Kenneth Stubbs
(American artist, 1907-1967)

photograph of the artist
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Putting Colors To Work

Kenneth Stubbs (1907-1967), a mid-century American modernist, has a jazzy little retrospective up at ACME Fine Art. Stubbs was clearly a skilled realist painter – one early work here, the 1935 portrait “Grace Powell," deftly depicts a noble young woman in an exotically patterned dress. But he threw himself in with the Cubists, and began painting flattened, fractured seascapes and still lifes crackling with color.

Stubbs built his compositions on geometric ratios. He discerned the way shadows, light, and reflection could cut a single plane into many shifting shapes, and as his work grew more sophisticated, he flattened all volume out of it until he seemed to be dealing only in shards of color. He painted a number of small pieces, each titled “Shorescape," in which he set these shards deflecting against one another, evoking a jumble of cottages along the beach.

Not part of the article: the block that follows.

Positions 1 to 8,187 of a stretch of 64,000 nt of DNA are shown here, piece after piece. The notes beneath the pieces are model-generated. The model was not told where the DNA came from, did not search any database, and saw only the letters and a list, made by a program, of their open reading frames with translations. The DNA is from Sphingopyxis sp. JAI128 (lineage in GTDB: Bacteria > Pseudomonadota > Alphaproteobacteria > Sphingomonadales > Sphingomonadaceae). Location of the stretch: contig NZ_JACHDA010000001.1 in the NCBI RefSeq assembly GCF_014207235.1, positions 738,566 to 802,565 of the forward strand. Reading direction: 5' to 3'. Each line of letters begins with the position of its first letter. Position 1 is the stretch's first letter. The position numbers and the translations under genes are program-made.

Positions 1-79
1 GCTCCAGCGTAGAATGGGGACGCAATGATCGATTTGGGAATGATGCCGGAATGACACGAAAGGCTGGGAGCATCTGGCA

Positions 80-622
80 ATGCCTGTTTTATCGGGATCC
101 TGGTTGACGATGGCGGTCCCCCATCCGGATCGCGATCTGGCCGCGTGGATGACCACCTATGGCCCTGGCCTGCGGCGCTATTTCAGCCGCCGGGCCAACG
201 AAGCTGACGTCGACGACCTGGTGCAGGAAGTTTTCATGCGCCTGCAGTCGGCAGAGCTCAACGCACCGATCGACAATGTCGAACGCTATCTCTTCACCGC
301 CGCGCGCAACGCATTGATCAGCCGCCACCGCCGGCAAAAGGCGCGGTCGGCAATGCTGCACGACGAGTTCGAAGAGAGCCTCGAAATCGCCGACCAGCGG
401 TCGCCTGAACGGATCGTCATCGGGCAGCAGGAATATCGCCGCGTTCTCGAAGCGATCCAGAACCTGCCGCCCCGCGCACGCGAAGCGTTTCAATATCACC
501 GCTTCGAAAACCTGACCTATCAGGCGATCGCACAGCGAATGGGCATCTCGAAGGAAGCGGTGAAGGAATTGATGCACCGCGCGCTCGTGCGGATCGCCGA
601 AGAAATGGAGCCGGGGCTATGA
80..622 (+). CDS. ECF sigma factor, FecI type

The most dazzling work in the show, “Sunbathers" (1962) has him at the height of his powers. It depicts a clutch of beach denizens, some chatting, some wrangling small children. They're all in bright, sunny hues, and colors pinwheel over the scene. Shadows slither like vipers around the crowd, mixing it up with sickles of bright light, like sunlight cast off the water. The whole thing undulates and glimmers like the sea.

Cate McQuaid, Boston Globe Arts Section, April 5, 2012


Cubist Movement
Kenneth Stubbs: A Retrospective Exhibition

Cubist and Provincetown denizen Kenneth Stubbs (1907-1967) made work focused on flat pattern and proportion. The show highlights still lifes and landscapes made over 30 years, many in brilliant, refracting webs of color. Pictured: Behind the Cathedral. Through May 5. ACME Fine Art, 38 Newbury St.

Cate McQuaid, Boston Globe Arts Section, April 24, 2012